Brown doesn't want to retire, demands NFL finishes investigation

Surprise, surprise, Antonio Brown doesn't actually want to retire.

The free-agent receiver, who two days ago suggested on Twitter he was retiring -- for the umpteenth time -- indicated on Instagram he wants to continue playing and called for the NFL to conclude its personal conduct investigations.

"@nfl I have complied with each and every ask of your investigations throughout the past 11 months," Brown wrote. "You have had access to all of my phones, you know what the deal is in each and every situation that the media has distorted. I have been seeing the therapist you asked me to, I have worked on all aspects of my life this past year and have become a better man because of it. The fact that you refuse to provide a deadline and the reason for the fact you won't resolve your investigations is completely unacceptable. I demand you provide me clarity on this situation immediately if you really care about my wellbeing. My legal team continues to ask and you provide no answers. How is it that the league can just drag (its) feet on any investigation it chooses on players and we just have to sit there in limbo? Need an update so I can talk to these teams properly, they're waiting on you @nfl let's get this thing moving! We've got history to make!! #Himmothy."

Brown played one game in New England last year before he was cut. The release came after sending intimidating texts to a woman who accused the receiver of making past unwanted advances toward her.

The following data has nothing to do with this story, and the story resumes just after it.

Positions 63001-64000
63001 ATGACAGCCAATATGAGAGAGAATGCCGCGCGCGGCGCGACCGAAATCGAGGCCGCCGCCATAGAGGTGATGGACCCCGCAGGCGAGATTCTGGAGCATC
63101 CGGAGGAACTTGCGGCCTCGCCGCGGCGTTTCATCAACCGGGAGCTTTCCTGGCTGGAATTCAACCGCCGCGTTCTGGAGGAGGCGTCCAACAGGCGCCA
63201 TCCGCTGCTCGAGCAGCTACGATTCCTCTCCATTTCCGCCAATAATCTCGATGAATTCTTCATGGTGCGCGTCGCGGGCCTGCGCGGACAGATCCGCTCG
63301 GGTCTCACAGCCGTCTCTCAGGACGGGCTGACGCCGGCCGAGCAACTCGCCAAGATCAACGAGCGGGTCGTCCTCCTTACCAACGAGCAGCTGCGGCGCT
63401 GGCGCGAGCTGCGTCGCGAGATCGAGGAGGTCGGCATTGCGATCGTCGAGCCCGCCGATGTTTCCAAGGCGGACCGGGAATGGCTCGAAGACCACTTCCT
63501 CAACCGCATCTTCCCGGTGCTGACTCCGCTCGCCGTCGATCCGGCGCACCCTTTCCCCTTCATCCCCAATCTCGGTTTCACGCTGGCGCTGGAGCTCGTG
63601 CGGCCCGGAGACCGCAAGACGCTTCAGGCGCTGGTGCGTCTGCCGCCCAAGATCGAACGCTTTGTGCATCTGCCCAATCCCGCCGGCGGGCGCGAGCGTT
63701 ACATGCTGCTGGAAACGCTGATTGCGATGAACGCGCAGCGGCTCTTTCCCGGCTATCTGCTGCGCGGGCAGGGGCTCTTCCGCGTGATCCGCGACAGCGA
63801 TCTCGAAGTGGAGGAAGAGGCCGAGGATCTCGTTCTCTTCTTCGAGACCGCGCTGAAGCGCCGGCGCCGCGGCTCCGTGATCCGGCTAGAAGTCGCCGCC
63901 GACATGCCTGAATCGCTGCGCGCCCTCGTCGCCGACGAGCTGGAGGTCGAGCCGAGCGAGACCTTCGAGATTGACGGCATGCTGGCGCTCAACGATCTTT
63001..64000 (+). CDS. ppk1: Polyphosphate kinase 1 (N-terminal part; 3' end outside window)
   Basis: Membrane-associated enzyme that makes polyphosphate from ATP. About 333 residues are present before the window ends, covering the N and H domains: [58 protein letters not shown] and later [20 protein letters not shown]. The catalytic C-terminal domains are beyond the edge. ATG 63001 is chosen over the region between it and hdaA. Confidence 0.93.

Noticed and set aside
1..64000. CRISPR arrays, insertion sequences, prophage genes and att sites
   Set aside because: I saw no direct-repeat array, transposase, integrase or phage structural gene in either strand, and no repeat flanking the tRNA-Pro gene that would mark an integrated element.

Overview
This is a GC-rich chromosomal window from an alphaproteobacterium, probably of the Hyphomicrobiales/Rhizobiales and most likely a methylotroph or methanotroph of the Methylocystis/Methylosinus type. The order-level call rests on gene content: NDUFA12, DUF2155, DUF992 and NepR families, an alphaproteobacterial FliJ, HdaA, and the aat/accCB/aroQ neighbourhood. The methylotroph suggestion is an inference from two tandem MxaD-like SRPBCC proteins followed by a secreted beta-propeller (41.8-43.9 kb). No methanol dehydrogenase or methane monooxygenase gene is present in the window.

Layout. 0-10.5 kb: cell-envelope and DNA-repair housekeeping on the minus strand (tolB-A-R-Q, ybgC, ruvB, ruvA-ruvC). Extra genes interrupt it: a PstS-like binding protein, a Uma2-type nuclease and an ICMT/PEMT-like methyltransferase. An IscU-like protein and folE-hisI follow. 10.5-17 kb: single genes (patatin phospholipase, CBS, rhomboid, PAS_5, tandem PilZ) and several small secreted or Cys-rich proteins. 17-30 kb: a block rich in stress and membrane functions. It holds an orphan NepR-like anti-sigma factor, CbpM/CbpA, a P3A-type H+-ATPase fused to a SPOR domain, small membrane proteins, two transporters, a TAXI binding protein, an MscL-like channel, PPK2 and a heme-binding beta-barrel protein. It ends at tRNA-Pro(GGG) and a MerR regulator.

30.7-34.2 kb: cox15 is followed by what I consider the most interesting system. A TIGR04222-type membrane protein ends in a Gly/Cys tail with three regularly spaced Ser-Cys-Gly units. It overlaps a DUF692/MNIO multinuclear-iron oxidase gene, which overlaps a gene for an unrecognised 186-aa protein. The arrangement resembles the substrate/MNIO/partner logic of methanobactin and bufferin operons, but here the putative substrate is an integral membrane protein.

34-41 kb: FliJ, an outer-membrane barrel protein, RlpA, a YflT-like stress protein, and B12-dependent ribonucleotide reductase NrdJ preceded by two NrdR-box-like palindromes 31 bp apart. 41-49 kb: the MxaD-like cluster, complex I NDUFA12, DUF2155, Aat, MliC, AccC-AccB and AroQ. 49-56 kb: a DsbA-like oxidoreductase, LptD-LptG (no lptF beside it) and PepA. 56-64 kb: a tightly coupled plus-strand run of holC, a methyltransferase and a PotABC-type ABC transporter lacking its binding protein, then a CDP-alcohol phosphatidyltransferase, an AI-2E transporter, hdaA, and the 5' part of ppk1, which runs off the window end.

The intimidation allegation is one of several off-field incidents for which the NFL is investigating Brown. The league is also looking into civil claims of sexual assault and rape against the 32-year-old receiver. In addition, the wideout pleaded no contest in June to burglary and battery charges stemming from a January incident in Florida.

The NFL has yet to conclude its investigations.

Brown remains subject to potential suspension when the probes are closed. If Brown signs a contract with a club, he could be placed on the Commissioner's Exempt List, which is essentially paid leave. Any team considering signing Brown would be wary of making a commitment to the Pro Bowler without the investigation being finished, and any potential punishment handed down.

If the league finishes its investigations soon, as requested, perhaps Brown's latest retirement will last as long as his previous plans to leave the NFL.

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